Mental Health Blog

Talking About and Resolving Conflict

In relationships, whether platonic, romantic, familiar, conflict is unavoidable. It can make or break your relationships. So knowing how to talk about what happened can be quite helpful. Trust yourself, and recognize when you’ve reached your limit. People can’t stop doing something that hurts you if they don’t know it hurts you.

Take a break: So much of human nature is talking about things when it happens but, sometimes it can be much more helpful to take a break before having a conversation that’s going to be difficult.

Be Fair: This goes for both yourself and the other person. People often will put more of the blame on themselves simply to make the other person feel better about what happened. But most of the time taking the responsibility away from the other person can do more damage than it can do good. If you made a mistake on up to it but don’t take the responsibility for a mistake that you did not make.

Be Assertive: It doesn’t do you or the other person any justice if you dance around the issue. Talk about the issue. Get straight to the point. Don’t be afraid to tell them the issue. Talk about how the issue affected you, how the issue made you feel. Sometimes, when you’re not direct about the issue, it can leave people feeling more confused and more defensive.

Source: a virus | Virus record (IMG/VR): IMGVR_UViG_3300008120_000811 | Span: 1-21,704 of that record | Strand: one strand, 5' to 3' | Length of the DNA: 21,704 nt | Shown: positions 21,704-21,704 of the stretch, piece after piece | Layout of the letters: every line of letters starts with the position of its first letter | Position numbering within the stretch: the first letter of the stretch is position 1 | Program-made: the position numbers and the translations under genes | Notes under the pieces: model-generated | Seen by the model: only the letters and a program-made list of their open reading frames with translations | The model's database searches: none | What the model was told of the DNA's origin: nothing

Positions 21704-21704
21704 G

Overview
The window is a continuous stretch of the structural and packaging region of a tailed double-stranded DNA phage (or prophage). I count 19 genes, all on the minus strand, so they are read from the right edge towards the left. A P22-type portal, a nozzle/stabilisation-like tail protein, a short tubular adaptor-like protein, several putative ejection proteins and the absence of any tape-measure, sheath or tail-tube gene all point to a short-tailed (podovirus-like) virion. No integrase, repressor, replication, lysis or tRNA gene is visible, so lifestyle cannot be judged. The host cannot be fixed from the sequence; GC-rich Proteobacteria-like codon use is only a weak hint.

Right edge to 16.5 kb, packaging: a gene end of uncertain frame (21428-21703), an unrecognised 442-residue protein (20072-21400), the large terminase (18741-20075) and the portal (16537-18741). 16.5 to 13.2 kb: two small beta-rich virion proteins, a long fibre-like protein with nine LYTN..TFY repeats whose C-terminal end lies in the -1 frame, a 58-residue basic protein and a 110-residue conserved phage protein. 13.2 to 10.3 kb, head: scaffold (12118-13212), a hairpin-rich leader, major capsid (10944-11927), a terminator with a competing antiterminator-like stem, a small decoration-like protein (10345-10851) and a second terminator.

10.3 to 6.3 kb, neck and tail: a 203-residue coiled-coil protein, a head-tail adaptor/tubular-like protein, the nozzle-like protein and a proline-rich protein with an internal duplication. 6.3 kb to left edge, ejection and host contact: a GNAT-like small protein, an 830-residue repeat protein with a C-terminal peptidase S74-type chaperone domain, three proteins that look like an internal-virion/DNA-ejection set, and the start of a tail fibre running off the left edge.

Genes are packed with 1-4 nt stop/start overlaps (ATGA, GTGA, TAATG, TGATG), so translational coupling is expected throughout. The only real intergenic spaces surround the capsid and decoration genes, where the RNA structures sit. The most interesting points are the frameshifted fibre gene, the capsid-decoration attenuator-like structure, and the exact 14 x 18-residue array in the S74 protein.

Be Kind: This can get grouped with ‘be fair’, But I think it deserves it’s own portion. It’s very important that you make it a priority to not take your frustration at the situation and put it on the other person. . If you focus on being kind while also getting what you need to say across, it generally goes over much better and there’s a lot less conflict during the conversation.

Be Willing: Be willing to compromise but also be willing to accept an apology and to forgive and move on from the situation. It’s easily one of the hardest things to do because so many people don’t want to risk getting hurt. It is also important to know when not to forgive. And when compromise is no longer helpful. Be willing to notice your mistakes and accept them, and move on.